So, as you read this, I’m wrapping up my time at Flexstage and preparing to move on to my next Kingdom assignment. I feel like this next opportunity will allow me to get even more focused on what I’m really good at, while taking some of the pressure off the stuff that I’m not as well equipped for. And if all goes well, I’ll have more time to develop new content for this site. We have a lot of ideas and I think you’ll be seeing some cool stuff in the coming months. 

Watch the blog next Monday for the official announcement of where I’m off to next. For some of you it won’t be a surprise at all. But it is going to be fun. Thanks for reading!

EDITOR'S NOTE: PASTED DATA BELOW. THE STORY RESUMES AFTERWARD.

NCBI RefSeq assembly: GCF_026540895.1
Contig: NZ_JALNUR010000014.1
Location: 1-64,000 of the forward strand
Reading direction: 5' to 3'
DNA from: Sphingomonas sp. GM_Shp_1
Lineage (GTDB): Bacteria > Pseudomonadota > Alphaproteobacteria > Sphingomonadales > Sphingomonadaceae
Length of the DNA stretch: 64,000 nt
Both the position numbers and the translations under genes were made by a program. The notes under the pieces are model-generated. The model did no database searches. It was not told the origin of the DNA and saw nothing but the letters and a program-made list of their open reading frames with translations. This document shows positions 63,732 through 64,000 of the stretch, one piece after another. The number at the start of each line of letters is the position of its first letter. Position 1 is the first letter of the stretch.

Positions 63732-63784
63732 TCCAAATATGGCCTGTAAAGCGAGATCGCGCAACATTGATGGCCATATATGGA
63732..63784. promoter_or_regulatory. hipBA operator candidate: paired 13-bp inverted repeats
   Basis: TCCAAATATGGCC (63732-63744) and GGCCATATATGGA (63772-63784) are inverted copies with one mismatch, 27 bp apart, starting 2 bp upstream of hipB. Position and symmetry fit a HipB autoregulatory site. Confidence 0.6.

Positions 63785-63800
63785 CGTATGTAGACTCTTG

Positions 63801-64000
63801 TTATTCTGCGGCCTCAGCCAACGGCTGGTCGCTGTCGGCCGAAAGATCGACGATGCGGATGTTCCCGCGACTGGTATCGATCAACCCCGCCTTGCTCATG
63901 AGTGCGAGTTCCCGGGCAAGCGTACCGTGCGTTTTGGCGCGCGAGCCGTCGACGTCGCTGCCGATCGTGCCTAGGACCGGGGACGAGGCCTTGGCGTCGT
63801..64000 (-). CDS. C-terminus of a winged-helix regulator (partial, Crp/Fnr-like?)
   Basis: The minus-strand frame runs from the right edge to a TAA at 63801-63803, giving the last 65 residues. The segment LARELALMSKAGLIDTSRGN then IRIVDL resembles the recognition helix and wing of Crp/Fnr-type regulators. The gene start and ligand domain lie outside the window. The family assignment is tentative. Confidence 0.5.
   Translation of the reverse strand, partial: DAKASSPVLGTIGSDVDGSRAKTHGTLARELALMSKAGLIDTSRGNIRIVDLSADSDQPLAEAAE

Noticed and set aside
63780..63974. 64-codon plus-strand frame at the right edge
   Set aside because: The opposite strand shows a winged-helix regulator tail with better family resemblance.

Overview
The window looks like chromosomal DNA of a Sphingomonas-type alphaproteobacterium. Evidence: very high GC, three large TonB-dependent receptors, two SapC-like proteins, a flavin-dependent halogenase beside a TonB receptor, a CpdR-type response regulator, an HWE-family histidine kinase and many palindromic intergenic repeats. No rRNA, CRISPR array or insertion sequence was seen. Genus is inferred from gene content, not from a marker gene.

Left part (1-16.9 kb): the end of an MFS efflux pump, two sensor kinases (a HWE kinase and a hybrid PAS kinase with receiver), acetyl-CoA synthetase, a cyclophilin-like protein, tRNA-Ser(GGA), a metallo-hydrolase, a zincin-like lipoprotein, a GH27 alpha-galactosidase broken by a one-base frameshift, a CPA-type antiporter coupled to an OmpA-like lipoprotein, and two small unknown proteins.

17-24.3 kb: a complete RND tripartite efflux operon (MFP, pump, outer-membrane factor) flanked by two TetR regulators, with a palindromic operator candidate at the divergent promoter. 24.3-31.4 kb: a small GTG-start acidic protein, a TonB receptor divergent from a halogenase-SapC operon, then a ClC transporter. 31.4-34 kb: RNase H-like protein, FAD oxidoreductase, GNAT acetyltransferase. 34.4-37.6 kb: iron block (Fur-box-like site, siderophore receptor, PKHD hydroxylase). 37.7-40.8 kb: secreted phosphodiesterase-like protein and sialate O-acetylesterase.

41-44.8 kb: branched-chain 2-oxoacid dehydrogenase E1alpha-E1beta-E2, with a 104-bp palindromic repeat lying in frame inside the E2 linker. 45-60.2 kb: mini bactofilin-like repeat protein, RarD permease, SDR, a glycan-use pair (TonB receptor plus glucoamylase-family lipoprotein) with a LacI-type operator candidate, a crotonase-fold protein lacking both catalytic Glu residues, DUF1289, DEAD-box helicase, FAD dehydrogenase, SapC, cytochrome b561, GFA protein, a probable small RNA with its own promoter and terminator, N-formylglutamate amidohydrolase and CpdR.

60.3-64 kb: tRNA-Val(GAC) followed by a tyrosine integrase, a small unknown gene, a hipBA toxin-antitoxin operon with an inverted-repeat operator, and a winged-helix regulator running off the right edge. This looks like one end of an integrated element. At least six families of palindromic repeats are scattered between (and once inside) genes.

Today’s post is brought to you by Elite Core Audio. Elite Core Audio features a premium USA built 16 channel personal monitor mixing system built for the rigors of the road. For Personal Mixing Systems, Snakes, and Cases, visit Elite Core Audio.

This post is brought to you by Shure Wireless. The new ULX D Dual and Quad wireless systems feature RF Cascade ports, a high density mode with significantly more simultaneous operating channels and bodypack diversity for mission critical applications. Visit their website at Shure.com.

Custom In-Ears Goes Star Trek

As a long-time user of custom-molded in-ears, I’ve had silicone squeezed into my ears on more than one occasion. And while it’s not terribly uncomfortable, and it is a serviceable way to get a good impression, it’s not terribly high-tech. The folks at Ultimate Ears—the ones who are already 3-D printing the shells—have come up with a way to scan the inside of your ears with light and come up with a digital representation that is accurate to within 200 microns. You have to see this!